Recently, I was talking to my sister E who had just retired as a school principal. I was telling her about my over abundance of plums from my plum trees. We talked about Enzyme, and she was very happy with hers. She said her floor was very clean after using it. I felt convinced to give it a try.










Here it is.

The proportion is 1 part brown sugar, 3 parts fruit and/or vegetable waste, 10 parts of water.



Steps:

1: Mix sugar with water, add the fruit/veg, orange/lemon peels will give a nice citrus smell.

2: Fill in air tight plastic containers/bottles, leaving about 2 inches for fermentation.













Steps:

1: Mix sugar with water, add the fruit/veg, orange/lemon peels will give a nice citrus smell.

2: Fill in air tight plastic containers/bottles, leaving about 2 inches for fermentation.

3: Store in a cool, dry and well ventilated area.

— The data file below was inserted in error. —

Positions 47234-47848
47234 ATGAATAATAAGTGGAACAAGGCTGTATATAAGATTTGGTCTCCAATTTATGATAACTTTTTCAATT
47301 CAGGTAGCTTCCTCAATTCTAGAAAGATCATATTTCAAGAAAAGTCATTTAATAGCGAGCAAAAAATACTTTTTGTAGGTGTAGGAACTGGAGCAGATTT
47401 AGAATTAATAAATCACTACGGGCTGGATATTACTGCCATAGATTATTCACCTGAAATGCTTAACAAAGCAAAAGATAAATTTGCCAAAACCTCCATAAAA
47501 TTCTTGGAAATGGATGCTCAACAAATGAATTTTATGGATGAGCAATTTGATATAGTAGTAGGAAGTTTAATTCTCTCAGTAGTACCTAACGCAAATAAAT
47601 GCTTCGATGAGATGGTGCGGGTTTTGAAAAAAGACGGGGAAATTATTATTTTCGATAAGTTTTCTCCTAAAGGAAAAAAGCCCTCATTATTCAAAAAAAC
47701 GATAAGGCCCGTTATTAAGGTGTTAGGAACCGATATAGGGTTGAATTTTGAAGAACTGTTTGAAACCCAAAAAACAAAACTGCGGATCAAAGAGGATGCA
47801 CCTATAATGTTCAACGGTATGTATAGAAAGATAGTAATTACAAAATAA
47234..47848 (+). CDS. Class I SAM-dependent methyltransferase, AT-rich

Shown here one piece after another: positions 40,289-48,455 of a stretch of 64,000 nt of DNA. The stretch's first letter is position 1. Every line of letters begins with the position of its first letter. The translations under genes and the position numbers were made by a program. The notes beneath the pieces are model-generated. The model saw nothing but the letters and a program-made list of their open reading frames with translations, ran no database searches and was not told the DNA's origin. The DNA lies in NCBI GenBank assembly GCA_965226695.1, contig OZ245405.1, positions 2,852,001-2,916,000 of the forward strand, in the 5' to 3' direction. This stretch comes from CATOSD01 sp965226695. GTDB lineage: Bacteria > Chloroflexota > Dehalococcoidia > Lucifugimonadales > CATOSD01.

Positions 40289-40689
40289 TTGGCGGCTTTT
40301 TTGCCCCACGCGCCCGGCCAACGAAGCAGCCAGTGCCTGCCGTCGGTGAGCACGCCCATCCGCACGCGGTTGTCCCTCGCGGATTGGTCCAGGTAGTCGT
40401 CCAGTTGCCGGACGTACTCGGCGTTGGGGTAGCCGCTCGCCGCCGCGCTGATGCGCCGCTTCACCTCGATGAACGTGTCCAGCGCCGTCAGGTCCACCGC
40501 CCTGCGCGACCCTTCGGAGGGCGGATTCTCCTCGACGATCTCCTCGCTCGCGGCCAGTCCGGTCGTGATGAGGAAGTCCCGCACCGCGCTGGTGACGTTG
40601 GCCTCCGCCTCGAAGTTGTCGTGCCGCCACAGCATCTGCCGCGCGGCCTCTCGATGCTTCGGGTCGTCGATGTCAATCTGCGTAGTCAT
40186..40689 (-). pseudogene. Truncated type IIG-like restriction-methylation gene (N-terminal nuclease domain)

4: Do not put it where there is direct sunlight.

5: After the first week, slowly open the cap to release gas, be sure not to shake the bottle.

6: Push the floating veg downward every once in a while.

7: Ferment for at least 3 months.

8: Filter and it is ready for use. You get a brownish fluid.

9: The solids can be put in the garden as fertiliser. Some people recycle this to restart a new batch.

10: Add about 1 tablespoon to your normal washing solution.

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Sometimes you get a  jelly like layer is a scoby……see youtube..pa Cheng…Aunt Cheng…https://www.youtube.com/watch?v=YZgT7Io2-Gw in this you see the jelly like layer..this is also used as a mother to make kombucha tea…

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The dishes are less oily, but it could be psychological.